We believe when we are told, that the photograph of us is indeed ourselves as a baby even though we have no memory of that time, likewise, we view a photograph of ourselves and don't believe that it’s a true resemblance of our visage - the photographic medium lies or we tell tales to ourselves, believing, and rightly so, that we are more than our mere image. And there may be a photograph of ourselves that we have taken and yet people will say ‘surely that is not you’ for the camera has captured something in your face that they do not recognize and yet you do.
We have memories that are not supported by photographic documentation and there are photographs that hold memories that will never be told. Photographs then, are an approximation - memories too, are tainted - they may be buried or almost forgotten; however the photograph may allow them to be resurrected and reconsidered.
I asked friends to provide a photograph of themselves from any era, up to three words to accompany the photograph and a short explanation of the significance of the words. As you can see, I had varied responses.
Like Dr Who our many faces and many life experiences inhabit our psyche and this project was intended as prompter, as vehicle for recuperation, to retrieve a memory that may have been lost in time. I chose to present the photographs I received in Polaroid format for several reasons. It harkens back to a particular moment in photographic history - I was one of many using the Polaroid SX70 camera and to me the empty, white space underneath the square-framed photograph always called out for text. Finally, I'd just viewed Blade Runner for the umpteenth time in my life and coincidentally found a self-portrait I'd taken with a Polaroid camera in 2000.
I had already been around Europe for a year as a runaway beatnik at 15 and was about to depart for Australia. Now, more than four decades later I see a defiant and suspicious young man who believed that freedom could be gained by putting distance between himself and his past.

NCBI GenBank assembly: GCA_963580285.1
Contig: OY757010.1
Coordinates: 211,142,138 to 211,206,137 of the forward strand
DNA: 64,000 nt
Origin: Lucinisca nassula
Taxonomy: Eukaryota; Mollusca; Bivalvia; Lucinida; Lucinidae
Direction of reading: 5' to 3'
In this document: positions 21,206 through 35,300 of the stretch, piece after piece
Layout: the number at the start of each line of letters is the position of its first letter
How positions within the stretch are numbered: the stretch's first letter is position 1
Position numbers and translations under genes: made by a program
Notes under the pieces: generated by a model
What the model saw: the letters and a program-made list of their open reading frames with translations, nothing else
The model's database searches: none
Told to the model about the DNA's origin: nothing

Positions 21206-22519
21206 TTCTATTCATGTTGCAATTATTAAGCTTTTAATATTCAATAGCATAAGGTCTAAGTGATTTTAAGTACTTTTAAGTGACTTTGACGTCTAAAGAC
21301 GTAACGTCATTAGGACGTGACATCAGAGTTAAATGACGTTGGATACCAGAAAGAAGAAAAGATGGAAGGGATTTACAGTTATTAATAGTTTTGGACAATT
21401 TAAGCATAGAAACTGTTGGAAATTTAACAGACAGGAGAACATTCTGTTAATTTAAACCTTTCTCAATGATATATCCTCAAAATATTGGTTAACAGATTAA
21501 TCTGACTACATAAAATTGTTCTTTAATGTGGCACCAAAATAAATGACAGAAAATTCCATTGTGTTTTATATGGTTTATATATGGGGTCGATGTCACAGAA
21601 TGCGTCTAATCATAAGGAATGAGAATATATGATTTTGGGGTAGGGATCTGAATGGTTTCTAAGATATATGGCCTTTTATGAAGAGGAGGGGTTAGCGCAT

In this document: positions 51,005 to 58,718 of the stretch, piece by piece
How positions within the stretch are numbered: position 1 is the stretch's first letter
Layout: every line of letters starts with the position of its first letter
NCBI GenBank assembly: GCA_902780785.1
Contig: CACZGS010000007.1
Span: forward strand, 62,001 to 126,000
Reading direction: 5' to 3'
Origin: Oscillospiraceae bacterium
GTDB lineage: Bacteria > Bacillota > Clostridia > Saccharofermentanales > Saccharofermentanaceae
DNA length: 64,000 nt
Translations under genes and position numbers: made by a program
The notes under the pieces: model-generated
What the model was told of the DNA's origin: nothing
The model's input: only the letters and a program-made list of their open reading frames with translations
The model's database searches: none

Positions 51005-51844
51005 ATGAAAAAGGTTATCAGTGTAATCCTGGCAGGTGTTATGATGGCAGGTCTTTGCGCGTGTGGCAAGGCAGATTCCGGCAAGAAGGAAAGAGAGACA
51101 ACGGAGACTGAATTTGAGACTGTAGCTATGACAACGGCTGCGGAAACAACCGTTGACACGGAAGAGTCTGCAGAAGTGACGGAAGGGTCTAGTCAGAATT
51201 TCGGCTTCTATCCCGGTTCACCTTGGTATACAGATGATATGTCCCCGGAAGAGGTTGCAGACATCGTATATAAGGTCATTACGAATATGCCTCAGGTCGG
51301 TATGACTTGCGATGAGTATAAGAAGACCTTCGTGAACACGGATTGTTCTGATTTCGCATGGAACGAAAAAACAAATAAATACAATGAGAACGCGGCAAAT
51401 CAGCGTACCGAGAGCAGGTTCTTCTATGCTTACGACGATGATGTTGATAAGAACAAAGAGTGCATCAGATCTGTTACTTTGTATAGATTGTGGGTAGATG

My only sister died suddenly in September. Her death leaves a black hole.
Art is where we turn to explain and express our grief and sorrow, a place to keep our memories. Art remains when life is gone.
I will do what I love, and be with those I love.
Naomi Faith Bishop
this city wears black well
pockets of dark desire
bias cut. stretching to fit
bodies of thought –
that muscular space
beyond the avant-garde
and ragged dreams.
each street weaves urban
into states of cool opaque
mind full of self espresso.
uncoloured threads of reverie
hem the wake of workers into lanes
where night-graffitied shutters uncloak
where night-graffitied shutters uncloak
secrets. raw yarns spinning shadows
for the heady days where noir is
for the heady days where noir is
the new black this city wears
Left alone, got straight into the lipstick
Today's St Kilda footsteps echo softly into last century's footsteps with my deceased brother and deceased sister. Their footsteps echo loudly. I tumble. I steady. Take another glimpse. I tumble over and over into the black precipice. I will never trade yesterday's proud and lonely footsteps, for today's gold.
At the peak of my clinical LSD experience I was hyper-globular and totally tidal wave wherein I exited my corporeal self. In the instant in which I thought I would die, I was catapulted back into self awareness and the LSD trip. It was a palpable and utterly unforgettable experience.
This manifestation of self
barely remembered - although, she is also me,
lies hidden beneath the
lines & cracks
that trace the surface of
this aging asphalt.
All is ultimately
stone and bone.
I close my eyes and remember falling. So hard and so fast that I hit the bottom before I even knew I’d gone over the edge. Everything changed from that moment. Sometimes I even feel grateful for it.
1. absorbed in or involving thought process - “brows drawn together in thoughtful consideration” - studious, curious, delighted and engrossed.
2. showing understanding for the needs of other people - “she was attentive and thoughtful” - however, most certainly not to the detriment of her own needs.
This photo was taken by Francesca Jurate Sasnaitis at Sappho's Bookshop and Cafe in April 2012. Jurate and I are very old friends but hadn't seen each other for over 20 years. We both found ourselves at a outdoor reading & while April it felt like winter. Jurate took this picture without my knowledge.
I sit unaware of the company of my big shadow, smug, content as it takes over my mood. Overcome in my malaise, depression, flat, without vigour. My eyes! Unrecognizable, where HELL did I go? land of disgust, defeat, anger? A Duality moment, struggle with self.